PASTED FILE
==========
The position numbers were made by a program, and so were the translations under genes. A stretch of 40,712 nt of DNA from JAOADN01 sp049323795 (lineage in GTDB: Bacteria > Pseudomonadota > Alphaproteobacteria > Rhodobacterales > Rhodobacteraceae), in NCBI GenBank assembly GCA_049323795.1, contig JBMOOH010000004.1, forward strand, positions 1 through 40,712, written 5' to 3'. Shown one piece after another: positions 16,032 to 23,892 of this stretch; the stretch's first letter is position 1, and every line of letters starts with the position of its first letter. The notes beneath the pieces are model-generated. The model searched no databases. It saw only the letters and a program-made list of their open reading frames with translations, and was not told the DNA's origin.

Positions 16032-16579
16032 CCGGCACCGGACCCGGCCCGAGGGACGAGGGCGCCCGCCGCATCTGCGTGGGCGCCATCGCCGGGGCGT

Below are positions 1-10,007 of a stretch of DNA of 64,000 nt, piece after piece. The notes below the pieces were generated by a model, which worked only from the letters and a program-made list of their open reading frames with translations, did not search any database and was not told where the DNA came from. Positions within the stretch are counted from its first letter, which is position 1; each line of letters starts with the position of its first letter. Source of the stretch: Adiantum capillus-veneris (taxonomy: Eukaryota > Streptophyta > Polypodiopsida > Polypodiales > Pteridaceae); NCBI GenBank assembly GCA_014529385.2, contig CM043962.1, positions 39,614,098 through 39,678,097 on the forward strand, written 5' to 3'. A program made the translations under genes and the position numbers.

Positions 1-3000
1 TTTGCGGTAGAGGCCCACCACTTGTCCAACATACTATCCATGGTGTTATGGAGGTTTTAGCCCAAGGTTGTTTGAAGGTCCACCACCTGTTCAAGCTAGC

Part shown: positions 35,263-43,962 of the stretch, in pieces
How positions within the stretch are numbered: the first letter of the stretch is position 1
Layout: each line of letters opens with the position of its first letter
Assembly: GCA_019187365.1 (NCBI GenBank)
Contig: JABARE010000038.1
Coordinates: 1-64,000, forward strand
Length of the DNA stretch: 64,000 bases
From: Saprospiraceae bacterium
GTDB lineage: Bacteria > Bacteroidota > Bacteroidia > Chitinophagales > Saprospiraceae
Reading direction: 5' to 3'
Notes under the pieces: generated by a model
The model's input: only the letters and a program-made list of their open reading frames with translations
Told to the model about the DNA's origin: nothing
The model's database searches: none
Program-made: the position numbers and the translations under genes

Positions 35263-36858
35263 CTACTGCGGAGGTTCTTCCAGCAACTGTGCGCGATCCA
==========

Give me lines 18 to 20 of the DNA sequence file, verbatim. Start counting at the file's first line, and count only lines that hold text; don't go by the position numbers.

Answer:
The model's input: only the letters and a program-made list of their open reading frames with translations
Told to the model about the DNA's origin: nothing
The model's database searches: none